Reggie Munday’s Candy Ministry
By Susan Shinn Turner
Ask Reggie Munday how he became the Candy Man, and you’ll get this answer: “It’s a long story.”
It’s OK, Reggie, we’ve got plenty of time.
“Let me take you back a few years,” Reggie says, “to 1963.”
Reggie had just begun a new career with Jefferson-Pilot Life Insurance Co. He gave chewing gum to neighborhood kids — always Juicy Fruit, he says — and that soon carried over to other areas.
One Valentine’s Day, he was out of town, and mailed his wife and three children cards. Each had a stick of gum and a dollar bill. That started a 50-year tradition.
Reggie came to Salisbury as a district manager with Jefferson-Pilot. He had four secretaries at offices here, as well as Albemarle, Statesville, and Lexington. He asked for the names of all of his employees’ children and their dates of birth. He’d send birthday cards to the kids — with a stick of Juicy Fruit — and anniversary cards to the employees.
“They felt like they knew me,” he says, “and the men who worked for me appreciated it.”
He did the same thing when he was transferred to Asheville. He retired from Jefferson-Pilot in 1996 and returned to Salisbury. He and his first wife, Betty, became members of St. John’s in 1999. By then, he was giving out Juicy Fruit and Big Red.
Betty died in 2012, and Reggie returned to church soon after her death.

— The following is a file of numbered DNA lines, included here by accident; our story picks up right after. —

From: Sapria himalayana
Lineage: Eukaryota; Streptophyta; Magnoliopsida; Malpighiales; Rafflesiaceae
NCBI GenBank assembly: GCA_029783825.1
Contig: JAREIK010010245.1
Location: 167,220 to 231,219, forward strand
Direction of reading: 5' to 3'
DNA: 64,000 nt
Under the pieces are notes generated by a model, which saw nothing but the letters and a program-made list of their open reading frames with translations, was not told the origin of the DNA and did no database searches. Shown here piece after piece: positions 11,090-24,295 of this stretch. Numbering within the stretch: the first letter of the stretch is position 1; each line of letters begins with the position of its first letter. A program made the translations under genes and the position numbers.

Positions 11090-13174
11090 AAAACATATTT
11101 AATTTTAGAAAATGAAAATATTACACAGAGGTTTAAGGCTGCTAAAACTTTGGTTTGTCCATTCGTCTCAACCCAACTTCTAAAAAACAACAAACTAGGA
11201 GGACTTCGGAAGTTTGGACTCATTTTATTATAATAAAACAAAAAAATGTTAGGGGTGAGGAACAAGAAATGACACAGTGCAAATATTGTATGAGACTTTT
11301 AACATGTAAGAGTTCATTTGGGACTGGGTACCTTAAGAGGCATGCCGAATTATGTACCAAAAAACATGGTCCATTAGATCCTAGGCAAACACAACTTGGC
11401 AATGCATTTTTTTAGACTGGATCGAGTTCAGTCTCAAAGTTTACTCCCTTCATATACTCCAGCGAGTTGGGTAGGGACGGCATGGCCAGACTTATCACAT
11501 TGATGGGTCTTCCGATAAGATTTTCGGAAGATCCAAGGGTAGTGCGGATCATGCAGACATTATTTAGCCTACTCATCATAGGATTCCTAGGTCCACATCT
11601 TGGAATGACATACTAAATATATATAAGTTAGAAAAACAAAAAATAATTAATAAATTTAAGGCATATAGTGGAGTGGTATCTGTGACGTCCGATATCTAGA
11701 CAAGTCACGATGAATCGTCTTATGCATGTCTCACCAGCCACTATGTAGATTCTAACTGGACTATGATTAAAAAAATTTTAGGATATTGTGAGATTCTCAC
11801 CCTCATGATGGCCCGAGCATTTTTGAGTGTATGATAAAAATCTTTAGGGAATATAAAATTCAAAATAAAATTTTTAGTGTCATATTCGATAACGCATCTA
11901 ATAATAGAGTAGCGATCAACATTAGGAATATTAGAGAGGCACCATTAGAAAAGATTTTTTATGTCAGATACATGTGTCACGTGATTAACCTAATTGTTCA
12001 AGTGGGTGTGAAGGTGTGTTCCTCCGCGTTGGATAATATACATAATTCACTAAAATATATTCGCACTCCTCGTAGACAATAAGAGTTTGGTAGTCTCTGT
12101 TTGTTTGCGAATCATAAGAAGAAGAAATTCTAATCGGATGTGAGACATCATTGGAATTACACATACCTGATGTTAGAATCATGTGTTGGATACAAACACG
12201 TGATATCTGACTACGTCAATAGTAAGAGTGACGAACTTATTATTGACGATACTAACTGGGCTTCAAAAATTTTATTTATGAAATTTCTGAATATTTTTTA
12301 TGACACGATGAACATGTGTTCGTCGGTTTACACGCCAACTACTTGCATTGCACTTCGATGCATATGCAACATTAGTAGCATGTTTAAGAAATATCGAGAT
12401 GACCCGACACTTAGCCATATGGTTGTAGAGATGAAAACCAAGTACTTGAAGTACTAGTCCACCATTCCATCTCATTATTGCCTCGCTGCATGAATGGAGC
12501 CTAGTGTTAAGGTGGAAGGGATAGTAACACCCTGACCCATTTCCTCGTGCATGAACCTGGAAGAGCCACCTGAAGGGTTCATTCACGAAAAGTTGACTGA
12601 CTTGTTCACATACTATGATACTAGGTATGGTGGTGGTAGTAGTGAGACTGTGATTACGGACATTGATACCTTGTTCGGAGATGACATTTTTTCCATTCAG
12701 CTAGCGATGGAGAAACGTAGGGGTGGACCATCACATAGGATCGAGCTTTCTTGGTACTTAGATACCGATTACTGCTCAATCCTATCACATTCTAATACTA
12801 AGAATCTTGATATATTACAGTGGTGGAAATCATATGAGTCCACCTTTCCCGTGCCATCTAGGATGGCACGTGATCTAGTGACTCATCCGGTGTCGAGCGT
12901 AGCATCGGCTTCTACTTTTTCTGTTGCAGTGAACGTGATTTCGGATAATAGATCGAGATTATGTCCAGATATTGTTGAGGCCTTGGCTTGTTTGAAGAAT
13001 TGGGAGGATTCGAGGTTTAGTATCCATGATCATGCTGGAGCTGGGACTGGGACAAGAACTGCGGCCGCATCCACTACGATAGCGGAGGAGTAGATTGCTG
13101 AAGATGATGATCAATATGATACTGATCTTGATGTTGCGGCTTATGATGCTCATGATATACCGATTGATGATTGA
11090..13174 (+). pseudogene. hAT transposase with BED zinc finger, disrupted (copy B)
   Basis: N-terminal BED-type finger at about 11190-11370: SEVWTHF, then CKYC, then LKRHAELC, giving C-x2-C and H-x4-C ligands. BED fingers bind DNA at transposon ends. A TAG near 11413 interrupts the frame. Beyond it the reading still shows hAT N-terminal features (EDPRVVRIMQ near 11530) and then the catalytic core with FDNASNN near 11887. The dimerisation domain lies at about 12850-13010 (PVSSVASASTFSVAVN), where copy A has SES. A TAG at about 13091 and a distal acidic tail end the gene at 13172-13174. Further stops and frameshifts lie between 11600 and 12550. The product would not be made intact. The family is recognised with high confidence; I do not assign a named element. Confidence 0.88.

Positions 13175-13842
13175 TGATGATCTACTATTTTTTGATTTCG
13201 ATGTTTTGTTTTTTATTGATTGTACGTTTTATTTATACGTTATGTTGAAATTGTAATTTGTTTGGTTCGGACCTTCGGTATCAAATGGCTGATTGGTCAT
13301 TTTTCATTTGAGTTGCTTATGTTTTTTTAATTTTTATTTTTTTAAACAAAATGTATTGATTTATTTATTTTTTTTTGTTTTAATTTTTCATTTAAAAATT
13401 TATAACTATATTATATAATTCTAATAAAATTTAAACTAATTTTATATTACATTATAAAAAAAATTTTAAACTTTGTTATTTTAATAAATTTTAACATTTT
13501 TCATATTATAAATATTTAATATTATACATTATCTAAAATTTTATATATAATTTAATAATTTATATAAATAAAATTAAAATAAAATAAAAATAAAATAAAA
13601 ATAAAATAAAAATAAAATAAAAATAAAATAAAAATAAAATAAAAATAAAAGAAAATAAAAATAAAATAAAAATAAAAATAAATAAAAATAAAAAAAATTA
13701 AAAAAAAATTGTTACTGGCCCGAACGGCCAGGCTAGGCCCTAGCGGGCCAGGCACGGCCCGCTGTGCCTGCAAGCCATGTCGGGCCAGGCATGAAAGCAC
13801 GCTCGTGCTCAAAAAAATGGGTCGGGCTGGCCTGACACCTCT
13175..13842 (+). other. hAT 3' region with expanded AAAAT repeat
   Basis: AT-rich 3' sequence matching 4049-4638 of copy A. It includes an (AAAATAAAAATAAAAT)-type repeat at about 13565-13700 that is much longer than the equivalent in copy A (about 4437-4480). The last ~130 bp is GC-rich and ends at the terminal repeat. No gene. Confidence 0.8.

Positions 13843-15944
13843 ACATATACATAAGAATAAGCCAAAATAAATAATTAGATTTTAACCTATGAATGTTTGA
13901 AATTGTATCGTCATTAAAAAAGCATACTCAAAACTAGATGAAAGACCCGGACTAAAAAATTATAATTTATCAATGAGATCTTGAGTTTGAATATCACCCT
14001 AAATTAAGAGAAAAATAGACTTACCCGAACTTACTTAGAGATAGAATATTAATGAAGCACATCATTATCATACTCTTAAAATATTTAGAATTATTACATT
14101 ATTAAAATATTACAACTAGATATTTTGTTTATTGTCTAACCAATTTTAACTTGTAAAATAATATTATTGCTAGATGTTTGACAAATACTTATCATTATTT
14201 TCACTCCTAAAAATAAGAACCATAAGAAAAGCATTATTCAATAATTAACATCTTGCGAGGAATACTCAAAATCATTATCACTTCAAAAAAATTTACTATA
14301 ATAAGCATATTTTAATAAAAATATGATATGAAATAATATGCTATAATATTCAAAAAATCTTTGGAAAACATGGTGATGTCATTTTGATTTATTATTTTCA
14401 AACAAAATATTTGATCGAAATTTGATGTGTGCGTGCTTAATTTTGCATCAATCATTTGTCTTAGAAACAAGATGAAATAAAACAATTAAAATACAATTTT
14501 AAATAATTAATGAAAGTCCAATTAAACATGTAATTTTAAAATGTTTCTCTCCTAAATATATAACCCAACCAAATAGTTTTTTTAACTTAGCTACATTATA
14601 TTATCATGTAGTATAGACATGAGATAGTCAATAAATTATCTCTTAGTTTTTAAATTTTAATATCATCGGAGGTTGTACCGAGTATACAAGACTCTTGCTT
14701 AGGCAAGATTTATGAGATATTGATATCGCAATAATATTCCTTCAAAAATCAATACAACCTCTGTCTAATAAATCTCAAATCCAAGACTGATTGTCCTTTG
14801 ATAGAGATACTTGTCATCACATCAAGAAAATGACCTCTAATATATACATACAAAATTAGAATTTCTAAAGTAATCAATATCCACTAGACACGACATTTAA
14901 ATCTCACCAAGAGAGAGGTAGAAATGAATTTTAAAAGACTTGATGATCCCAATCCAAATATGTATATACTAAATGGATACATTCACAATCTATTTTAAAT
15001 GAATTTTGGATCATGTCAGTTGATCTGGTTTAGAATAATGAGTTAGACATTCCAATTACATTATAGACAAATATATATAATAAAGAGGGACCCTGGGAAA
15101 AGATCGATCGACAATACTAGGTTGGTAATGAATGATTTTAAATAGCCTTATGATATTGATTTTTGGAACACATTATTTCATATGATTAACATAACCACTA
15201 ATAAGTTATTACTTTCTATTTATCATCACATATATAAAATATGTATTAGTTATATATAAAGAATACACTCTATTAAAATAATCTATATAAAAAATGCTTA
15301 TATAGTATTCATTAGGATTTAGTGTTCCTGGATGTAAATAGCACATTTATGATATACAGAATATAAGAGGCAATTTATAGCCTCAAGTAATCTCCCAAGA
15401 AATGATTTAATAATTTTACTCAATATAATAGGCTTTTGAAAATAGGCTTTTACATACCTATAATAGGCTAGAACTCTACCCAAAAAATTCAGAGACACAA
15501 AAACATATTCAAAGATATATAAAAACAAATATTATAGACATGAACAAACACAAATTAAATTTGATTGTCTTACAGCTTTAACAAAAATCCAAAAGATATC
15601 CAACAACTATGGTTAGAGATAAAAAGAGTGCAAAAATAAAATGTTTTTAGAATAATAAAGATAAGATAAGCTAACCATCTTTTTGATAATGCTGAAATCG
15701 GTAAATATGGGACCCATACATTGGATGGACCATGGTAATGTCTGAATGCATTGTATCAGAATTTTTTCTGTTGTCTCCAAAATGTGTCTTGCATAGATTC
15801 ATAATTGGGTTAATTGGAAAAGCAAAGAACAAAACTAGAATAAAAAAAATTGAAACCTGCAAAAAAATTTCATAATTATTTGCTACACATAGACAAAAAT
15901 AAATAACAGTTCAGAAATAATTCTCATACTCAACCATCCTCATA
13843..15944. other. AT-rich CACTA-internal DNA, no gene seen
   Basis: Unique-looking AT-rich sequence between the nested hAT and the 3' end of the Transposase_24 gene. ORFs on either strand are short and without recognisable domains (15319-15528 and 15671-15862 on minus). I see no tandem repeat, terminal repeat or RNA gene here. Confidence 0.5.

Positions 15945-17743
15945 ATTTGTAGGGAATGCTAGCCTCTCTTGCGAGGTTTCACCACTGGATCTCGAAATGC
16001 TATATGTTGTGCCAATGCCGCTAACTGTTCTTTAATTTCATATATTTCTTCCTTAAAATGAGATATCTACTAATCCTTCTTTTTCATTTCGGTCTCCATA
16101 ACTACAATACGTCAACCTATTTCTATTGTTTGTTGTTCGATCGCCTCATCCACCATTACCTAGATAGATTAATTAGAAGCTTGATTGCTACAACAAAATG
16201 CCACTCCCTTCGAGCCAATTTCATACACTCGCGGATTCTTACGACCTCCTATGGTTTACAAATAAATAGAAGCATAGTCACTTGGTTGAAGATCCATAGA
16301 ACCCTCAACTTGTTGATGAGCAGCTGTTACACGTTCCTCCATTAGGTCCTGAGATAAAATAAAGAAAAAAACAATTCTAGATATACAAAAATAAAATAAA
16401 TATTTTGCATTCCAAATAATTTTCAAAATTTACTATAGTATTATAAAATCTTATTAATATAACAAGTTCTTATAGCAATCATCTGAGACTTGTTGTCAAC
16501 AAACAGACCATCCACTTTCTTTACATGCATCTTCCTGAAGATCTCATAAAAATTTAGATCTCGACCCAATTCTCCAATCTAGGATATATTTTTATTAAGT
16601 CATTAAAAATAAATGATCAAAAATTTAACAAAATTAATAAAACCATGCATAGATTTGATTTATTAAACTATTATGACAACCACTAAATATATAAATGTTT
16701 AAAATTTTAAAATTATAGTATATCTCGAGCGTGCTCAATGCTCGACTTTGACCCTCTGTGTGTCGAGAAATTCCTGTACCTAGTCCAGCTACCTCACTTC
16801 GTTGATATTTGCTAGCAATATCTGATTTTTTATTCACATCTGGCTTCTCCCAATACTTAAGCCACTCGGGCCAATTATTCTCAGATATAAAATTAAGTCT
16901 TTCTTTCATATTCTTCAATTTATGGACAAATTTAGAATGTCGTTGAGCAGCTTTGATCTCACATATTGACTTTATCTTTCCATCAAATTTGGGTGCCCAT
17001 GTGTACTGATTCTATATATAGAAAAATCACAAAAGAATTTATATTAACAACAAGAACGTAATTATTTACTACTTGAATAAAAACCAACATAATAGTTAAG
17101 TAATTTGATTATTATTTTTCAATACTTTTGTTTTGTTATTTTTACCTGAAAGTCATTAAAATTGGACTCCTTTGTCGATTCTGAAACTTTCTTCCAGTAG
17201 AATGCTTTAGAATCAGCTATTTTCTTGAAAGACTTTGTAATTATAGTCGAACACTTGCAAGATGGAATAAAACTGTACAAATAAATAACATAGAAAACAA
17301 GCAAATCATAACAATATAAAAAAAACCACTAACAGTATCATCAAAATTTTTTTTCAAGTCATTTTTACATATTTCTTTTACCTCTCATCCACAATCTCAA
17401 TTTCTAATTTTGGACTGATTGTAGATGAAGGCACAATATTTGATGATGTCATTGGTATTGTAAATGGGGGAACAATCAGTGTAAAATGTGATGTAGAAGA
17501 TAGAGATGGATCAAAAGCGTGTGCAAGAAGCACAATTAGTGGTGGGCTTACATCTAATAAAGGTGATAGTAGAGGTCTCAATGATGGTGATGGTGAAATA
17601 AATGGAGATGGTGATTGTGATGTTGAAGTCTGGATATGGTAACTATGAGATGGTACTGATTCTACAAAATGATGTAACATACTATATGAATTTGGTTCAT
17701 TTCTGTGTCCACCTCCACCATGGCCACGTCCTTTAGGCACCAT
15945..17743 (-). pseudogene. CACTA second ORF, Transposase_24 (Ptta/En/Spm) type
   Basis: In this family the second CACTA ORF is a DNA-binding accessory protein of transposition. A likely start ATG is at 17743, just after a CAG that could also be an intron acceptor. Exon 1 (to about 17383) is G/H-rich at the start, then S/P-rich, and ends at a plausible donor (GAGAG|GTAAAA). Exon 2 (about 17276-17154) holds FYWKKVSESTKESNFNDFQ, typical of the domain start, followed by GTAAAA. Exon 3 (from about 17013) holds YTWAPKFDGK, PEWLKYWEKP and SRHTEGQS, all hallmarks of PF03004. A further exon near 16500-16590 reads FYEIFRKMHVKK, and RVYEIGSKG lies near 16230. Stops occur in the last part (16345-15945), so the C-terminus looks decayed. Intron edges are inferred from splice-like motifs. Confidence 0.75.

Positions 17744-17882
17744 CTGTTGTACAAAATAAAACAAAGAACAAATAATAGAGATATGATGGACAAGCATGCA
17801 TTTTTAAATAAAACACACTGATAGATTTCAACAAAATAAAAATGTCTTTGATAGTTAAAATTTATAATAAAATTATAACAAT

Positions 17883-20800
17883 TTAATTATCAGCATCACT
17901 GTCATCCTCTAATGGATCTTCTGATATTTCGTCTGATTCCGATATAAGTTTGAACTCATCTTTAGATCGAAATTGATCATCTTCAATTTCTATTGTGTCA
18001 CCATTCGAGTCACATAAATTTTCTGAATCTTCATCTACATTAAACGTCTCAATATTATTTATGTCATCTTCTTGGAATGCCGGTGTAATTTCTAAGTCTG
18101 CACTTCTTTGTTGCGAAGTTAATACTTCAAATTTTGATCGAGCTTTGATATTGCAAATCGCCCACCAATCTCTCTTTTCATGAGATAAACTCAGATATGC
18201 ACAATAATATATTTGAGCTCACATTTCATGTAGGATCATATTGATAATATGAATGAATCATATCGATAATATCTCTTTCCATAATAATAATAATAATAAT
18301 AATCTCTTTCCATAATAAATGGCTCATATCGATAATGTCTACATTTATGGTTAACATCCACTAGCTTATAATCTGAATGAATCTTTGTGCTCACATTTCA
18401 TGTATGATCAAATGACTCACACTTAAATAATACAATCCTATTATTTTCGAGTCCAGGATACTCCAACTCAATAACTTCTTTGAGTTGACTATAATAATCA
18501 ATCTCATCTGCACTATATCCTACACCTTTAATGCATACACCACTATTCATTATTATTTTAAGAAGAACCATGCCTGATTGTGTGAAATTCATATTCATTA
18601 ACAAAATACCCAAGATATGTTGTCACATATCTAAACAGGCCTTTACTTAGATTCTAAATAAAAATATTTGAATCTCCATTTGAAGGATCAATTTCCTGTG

“Pastor Jan and I were talking one Sunday, and a young lady walked up named Brenda,” Reggie says. “Pastor Jan said, why don’t you sit together?”
The next Sunday, Brenda Cesario walked up and asked, “May I sit with you?”
Reggie and Brenda continued to sit together. Her husband, Doug, had died in 2011.
After that, Brenda and the late Clancy Bostian facilitated a GriefShare group at St. John’s. Clancy had lost two children. Reggie became a part of the group, along with Norman Sloop and the late Roy Snider.
Reggie and Brenda started going to Wednesday night dinner together after GriefShare as part of the group.
Eventually, Reggie asked Brenda out to lunch after the Sunday service, but she always seemed to have things to do, he says. Then one Sunday, she said, “Let’s go to the Farmhouse.”
After that, Brenda invited Reggie to brunch and her house — with her grandson and his wife as their chaperones.
Reggie noticed that Brenda had a candy dish full of Werther’s hard candies — so that started Reggie’s tradition of passing out Werther’s candy every Sunday at the 11 am worship service.
Reggie and Brenda got married on Oct. 5, 2013, the day before Reggie’s birthday. And guess what Pastor Rhodes gave him that special day? You’re right, a piece of Werther’s.
Reggie got by for awhile buying small bags of candy, he says. “Then my franchise started growing.”
Reggie always made sure he gave ladies at church a piece of candy. But then he started noticing men glancing his way, so now he gives it to everybody he sees.
Brenda orders Werther’s by the case from Amazon, with an automatic reorder every six weeks.
It seems a small price to pay.
“The smiles I get back!” Reggie says. “A smile is a gift. They see me and they smile. It’s just a joy. I feel like it’s part of me.”
“It’s a lot of fun and Reggie enjoys it so much,” Brenda says.
Reggie has taken to wearing suspenders with his belt because his pants pockets are so crammed full of candy, she says. But no matter what, he always holds two pieces back for each of the pastors and for Rob Durocher, minister of music and deacon. He in turn shares them with his grandson, Balian Witt, who calls Reggie “Pastor Reg.”
“It’s been a real good blessing for me,” Reggie says.
And a sweet one at that.